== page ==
Lastly, it’s better to spread your volume over multiple workouts instead of doing everything in one session.
Rastaad and colleagues found this out by studying5 the Norwegian powerlifting team. The power lifters did the same amount of volume and intensity but with different frequencies. Half the team trained six times per week and the other team trained three times a week, but performed double the volume each day as opposed to the other group.
Muscle and strength gains were found to be better in the higher frequency group despite doing the exact same amount of work.
This lets us know that the formula for muscle growth consists of doing a moderate amount of effective reps per week, preferably (but not necessary) with a higher frequency, and while implementing a progressive overload.
When not to Train to Failure
It's not wise to take all of your sets (or the early sets of your workout) to failure. By training to failure, you could be working against this research backed formula.
It can reduce the amount of effective reps you preform in a given workout, thereby affecting your ability to stimulate a hypertrophic response. How? By affecting the total amount of volume you're capable of doing throughout your entire workout.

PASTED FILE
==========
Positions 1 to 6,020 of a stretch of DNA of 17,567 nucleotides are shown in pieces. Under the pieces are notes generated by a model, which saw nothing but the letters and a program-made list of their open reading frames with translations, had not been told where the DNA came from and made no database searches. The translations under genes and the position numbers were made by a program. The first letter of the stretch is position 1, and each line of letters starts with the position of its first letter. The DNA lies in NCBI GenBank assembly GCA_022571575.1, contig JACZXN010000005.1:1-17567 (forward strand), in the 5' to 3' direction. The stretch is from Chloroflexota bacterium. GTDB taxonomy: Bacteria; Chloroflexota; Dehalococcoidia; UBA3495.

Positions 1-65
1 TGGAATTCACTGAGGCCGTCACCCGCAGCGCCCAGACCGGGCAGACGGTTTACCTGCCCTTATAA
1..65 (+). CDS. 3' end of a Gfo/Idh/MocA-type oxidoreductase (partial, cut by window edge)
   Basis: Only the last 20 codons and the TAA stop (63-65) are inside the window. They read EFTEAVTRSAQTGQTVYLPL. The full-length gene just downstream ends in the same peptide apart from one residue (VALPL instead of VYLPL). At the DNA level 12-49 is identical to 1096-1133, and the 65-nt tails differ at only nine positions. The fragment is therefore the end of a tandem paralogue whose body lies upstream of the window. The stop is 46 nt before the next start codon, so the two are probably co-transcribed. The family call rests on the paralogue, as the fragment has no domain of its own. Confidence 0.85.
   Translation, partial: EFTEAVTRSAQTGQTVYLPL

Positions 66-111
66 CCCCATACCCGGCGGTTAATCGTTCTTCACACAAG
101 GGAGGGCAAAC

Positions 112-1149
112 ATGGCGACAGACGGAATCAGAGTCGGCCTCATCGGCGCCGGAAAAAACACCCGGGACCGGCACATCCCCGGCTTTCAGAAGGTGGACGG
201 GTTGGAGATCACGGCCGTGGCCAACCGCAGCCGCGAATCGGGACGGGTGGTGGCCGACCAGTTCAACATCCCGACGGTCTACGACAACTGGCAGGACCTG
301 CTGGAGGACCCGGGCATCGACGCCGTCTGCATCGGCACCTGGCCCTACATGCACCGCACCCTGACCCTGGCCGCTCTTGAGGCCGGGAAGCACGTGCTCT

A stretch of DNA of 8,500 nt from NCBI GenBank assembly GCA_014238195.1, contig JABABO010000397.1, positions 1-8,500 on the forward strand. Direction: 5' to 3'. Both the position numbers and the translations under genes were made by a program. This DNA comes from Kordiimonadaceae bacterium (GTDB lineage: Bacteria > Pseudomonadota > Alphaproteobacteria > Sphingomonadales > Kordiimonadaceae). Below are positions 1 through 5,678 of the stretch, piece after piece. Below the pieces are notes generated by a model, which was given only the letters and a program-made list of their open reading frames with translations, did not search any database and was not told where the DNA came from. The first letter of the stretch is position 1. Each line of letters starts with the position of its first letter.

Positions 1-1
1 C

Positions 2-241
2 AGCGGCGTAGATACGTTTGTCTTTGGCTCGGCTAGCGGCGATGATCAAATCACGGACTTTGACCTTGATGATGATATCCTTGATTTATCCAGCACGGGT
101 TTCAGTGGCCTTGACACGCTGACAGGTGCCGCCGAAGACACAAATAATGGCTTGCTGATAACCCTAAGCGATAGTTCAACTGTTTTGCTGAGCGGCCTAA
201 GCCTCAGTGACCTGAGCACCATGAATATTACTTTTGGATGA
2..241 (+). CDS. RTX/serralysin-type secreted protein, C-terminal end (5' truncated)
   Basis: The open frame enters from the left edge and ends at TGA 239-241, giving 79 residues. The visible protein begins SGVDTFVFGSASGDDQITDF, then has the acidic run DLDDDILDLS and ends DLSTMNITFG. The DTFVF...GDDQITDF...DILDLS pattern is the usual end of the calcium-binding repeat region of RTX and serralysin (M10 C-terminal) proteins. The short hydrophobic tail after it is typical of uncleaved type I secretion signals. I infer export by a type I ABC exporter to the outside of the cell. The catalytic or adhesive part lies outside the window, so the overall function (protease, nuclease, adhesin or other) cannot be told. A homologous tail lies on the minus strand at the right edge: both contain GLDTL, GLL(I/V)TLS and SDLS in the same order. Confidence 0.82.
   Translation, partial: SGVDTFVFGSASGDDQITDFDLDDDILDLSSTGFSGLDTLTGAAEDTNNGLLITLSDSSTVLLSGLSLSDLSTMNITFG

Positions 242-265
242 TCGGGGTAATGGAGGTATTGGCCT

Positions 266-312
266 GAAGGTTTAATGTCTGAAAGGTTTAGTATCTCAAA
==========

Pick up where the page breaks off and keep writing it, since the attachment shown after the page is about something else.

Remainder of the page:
Considering that muscle growth goes hand in hand with the amount of effective volume you do, you will grow muscle better by preforming more repetitions throughout your workout instead of reps that completely exhaust your muscles by training them to failure.
Another major disadvantage of training to failure is that it puts more stress on your body requiring you to recover longer in between workouts. This can cause you to reduce your training frequency.
For example, you might have had an intense upper body workout on Monday and have another upper body workout scheduled for Thursday. Training to failure on your first session will suppress force production and hinder you during your second workout.
This will negatively affect your training intensity and the amount of reps that you do for the remainder of that training week.
It will also cause you to accumulate more neural fatigue thus forcing you to de-load more often. With more frequent de-loads, you won’t be able to train as effectively during the course of the year.
Does this mean that you should absolutely never train till failure? In short, no.
Training to failure is more effective for muscle growth in one specific situation.
When to train to failure
According to research, when volume (meaning total sets and reps) and intensity (weight you are using) are equal, then training to failure is more beneficial for both strength and muscle growth.